Stilts and Avocets
Species Of Stilts And Avocets
The American avocet (Recurvirostra americana) is a chestnut-headed bird with a white body and black wings. This species is relatively abundant, and breeds on the shores of shallow lakes and marshes in the western United States and adjacent parts of Canada. The black-necked stilt (Himantopus mexicanus) is more southwestern in its distribution in the United States. Both of these species are migratory, mostly spending the winter months in Central America.
The Hawaiian stilt or ae'o (Himantopus mexicanus knudseni) is a distinct subspecies of the black-necked stilt that breeds in wetlands in the Hawaiian Islands. Fewer than 1,000 pairs of this bird remain. The subspecies is considered to be endangered, mostly by the loss of its wetland habitat through conversion to agricultural uses or for residential or tourism development.
The pied or black-winged stilt (Himantopus himantopus) is a very wide-ranging species, occurring in suitable habitat in Eurasia, Africa, Southeast Asia, and Australia. The black-winged stilt (Himantopus melanurus) of South America is closely related to the previous species. The banded stilt (Cladorhynchus leucocephalus) occurs in Australia.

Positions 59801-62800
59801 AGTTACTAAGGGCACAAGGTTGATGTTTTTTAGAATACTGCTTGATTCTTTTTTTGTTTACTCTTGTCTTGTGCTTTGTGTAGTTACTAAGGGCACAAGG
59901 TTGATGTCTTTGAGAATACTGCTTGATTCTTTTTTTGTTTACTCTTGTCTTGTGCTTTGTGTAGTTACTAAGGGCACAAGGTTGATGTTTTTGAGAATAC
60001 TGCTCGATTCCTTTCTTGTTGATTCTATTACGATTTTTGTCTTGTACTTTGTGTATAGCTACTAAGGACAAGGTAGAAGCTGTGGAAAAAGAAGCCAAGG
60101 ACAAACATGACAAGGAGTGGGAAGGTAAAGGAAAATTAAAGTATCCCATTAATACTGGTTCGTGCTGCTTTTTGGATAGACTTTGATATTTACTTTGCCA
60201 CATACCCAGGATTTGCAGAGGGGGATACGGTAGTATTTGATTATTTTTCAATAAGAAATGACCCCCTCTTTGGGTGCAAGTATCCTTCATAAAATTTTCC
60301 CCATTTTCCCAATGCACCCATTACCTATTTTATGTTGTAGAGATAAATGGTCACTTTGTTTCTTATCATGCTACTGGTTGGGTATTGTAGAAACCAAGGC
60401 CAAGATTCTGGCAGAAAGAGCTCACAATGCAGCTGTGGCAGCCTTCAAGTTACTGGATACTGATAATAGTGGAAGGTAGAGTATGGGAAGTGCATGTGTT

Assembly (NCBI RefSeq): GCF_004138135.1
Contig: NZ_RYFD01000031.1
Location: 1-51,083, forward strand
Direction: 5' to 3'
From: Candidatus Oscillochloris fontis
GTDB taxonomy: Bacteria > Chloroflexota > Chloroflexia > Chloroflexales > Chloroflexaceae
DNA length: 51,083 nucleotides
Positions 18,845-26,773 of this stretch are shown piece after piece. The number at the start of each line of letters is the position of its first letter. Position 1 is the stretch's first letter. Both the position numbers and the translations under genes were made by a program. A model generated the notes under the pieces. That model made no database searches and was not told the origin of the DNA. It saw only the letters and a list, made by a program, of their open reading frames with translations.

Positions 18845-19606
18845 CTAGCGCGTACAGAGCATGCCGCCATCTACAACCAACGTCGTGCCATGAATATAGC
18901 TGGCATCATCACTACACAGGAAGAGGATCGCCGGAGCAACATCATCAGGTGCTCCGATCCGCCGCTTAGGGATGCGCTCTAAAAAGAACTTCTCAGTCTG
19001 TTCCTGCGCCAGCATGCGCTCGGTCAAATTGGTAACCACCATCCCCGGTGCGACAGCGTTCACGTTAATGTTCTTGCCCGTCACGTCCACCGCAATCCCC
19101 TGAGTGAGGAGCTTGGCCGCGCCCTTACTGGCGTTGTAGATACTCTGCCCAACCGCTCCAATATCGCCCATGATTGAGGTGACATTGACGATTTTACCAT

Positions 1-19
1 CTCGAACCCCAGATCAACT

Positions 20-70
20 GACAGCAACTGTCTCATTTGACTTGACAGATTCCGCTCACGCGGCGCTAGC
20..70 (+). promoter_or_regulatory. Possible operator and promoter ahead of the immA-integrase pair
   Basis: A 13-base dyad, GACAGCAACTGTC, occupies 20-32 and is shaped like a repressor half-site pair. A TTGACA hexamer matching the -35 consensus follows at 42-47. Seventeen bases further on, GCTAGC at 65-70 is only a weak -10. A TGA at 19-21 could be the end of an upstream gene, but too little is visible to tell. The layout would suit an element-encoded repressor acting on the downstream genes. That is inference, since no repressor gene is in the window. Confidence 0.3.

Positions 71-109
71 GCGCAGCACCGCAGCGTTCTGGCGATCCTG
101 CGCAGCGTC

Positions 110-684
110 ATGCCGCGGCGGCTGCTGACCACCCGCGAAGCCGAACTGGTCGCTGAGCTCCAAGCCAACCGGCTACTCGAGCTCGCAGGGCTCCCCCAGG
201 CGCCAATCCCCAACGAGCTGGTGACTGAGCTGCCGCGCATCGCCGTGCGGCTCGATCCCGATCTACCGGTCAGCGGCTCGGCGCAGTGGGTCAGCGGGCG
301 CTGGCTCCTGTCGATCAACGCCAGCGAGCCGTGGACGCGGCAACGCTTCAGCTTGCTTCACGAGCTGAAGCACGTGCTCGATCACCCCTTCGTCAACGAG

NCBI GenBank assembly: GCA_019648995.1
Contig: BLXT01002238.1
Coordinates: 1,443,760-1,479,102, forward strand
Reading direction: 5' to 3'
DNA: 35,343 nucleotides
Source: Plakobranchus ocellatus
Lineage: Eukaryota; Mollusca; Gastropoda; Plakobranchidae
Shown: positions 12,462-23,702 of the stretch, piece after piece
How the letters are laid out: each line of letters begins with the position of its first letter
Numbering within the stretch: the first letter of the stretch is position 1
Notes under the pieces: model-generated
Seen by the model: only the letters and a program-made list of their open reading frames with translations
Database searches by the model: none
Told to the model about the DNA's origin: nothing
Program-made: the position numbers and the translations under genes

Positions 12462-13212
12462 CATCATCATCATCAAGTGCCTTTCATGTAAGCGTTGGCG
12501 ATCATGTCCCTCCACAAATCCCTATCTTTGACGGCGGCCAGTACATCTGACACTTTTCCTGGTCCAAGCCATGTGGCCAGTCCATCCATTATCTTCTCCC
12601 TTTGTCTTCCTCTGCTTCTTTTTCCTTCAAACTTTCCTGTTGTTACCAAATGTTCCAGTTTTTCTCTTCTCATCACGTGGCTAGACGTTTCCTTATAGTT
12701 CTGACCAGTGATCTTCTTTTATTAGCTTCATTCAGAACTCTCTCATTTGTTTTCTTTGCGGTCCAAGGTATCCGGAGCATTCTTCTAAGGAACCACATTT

The avocet (Recurvirostra avosetta) occurs in parts of Eurasia and Africa. Australia has a red-necked avocet (R. novaehollandiae), while the Andean avocet (R. andina) occurs in montane habitats of South America.
The ibisbill (Ibidorhyncha struthersii) occurs in the mountain zone of the Himalayan Mountains of south Asia.
Most ornithologists believe that the family Recurvirostridae is not a very natural grouping of birds. The several species of avocets are obviously closely related to each other, as are the various stilts. However, the ibisbill does not seem to be closely related to the stilts and avocets, and may eventually be assigned to a separate family.
Forshaw, Joseph. Encyclopedia of Birds. New York: Academic Press, 1998.